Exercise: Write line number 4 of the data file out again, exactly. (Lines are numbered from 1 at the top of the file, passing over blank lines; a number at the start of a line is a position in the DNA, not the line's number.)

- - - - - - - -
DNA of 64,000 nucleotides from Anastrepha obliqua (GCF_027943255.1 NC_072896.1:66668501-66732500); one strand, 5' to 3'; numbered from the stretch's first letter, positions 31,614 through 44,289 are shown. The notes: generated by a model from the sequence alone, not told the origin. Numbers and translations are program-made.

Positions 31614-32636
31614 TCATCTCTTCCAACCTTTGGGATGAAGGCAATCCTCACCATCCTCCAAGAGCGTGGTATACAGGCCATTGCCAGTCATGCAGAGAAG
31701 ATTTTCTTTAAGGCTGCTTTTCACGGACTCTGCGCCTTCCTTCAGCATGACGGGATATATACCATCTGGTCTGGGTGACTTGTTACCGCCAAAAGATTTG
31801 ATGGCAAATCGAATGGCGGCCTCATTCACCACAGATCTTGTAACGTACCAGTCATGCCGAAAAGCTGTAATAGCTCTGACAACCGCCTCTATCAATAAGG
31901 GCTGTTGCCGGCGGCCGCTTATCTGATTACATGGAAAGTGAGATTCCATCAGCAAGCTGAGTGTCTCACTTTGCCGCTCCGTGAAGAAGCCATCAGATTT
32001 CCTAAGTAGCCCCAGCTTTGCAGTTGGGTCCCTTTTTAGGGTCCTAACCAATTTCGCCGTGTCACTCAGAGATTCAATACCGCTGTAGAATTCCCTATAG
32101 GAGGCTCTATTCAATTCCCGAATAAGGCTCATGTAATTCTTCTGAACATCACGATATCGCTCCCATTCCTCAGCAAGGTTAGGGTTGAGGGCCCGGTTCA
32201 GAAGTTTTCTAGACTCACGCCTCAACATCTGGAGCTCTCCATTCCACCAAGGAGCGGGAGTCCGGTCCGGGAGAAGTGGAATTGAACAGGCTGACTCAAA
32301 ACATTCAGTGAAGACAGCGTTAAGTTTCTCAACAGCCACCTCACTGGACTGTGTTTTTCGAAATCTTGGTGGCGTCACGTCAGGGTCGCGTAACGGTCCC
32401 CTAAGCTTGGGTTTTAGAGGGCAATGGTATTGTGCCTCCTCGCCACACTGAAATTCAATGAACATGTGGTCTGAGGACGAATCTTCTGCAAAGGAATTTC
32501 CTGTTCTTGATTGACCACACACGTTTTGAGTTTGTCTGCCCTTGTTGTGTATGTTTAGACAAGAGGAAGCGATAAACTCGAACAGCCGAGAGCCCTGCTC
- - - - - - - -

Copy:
31701 ATTTTCTTTAAGGCTGCTTTTCACGGACTCTGCGCCTTCCTTCAGCATGACGGGATATATACCATCTGGTCTGGGTGACTTGTTACCGCCAAAAGATTTG